What finally happened was that on March 31, after we'd spent a good part of the night at the hospital not having F, and R was sleeping because he'd been up all night with me, I threw up. R helped me get settled back on the couch where I'd been reading the newspaper, and prepared to go back to bed. But he is the most solicitous person in the world so he didn't go back to bed right away, but stood in front of me saying, "Is there anything I can do for you? Can I get you anything? Can I do anything else for you?" and I ignored him, reading the comics and wishing he'd go back to bed.

While R was asking those questions he saw me take a cleansing breath and start the slow deep-chest breathing and said, "Are you having a contraction?" Nod. "Didn't you just have one?" Shrug. So he stood there timing my contractions by my breathing, while I ignored him and read the paper. At last he said, "These are coming every three minutes."

A wave of irritation swept over me and I threw the paper down. "Let's go back to the hospital. I'm tired of this crap. I'm through with this. Let's go back and tell them I can't do this anymore."

He helped me to my feet - WHOA. Everything shifted. I felt a tremendous weight, so that it was hard to even stand. Because I'd taken a bath earlier, I was wearing a really ratty old comfortable nightgown that I certainly didn't plan to be seen in public in. I looked pitifully at R and said, "I don't have to get dressed, do I?"

"Let me just get my shoes," he said.

So we went flying down Walnut Grove Road to the hospital ... got there around 3:00. I couldn't walk in from the parking lot this time. I could barely sit upright in the wheelchair. When they checked me, I was dilated 5 cm.

They had told us in childbirth classes that if we got to that point when we went in we could not have an epidural but I did get one. R says I was quite insistent. I was just so exhausted from lack of sleep and the unrelenting, UNRELENTING contractions that I couldn't control with Lamaze anymore.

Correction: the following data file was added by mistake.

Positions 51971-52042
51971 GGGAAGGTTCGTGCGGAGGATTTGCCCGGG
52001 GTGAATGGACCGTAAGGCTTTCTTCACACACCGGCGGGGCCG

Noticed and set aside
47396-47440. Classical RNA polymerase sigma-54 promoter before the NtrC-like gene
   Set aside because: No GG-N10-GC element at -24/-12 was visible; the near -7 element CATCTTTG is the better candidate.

With the epidural slowing things down, F was born at 4:52, not quite two hours after we got to the hospital. I suppose that if R hadn't stood there when I wished he would leave me alone, asking what else I needed, and therefore noticing that my contractions were close together, I would have had her at home.

So I got to wear those new maternity pants maybe a couple of times before I didn't need them anymore.

I do remember this: I wanted to make the crib bumper because I'd read that babies need strongly contrasting patterns to look at. All the bumpers I saw were pastel colors, and they were out of my price range anyway. I consulted my mom, who researched how to make crib bumpers, and bought a white sheet and some red, yellow, green, and blue taffeta. I set about appliqueing a row of primary-color tulips onto the sheet. I thought I'd have lots of time to get this done before my daughter was born, but during that last week it was pretty clear that things were going to go faster than we'd anticipated. My mom came up to see me on Wednesday of that week, and while we were visiting I finished those tulips. She took the sheet home with her and constructed the bumper, and brought it back the next week in time to put it in F's crib when we put F in it. I remember F staring at those tulips when she was a little newborn. Probably the first of many parenting issues I have given thought to over the last 20 years (and don't seem to be slowing down, though one doesn't usually think of parenting a grownup) and one of the ones that actually worked out.

Saturday, March 24, 2007

Still pretty tired.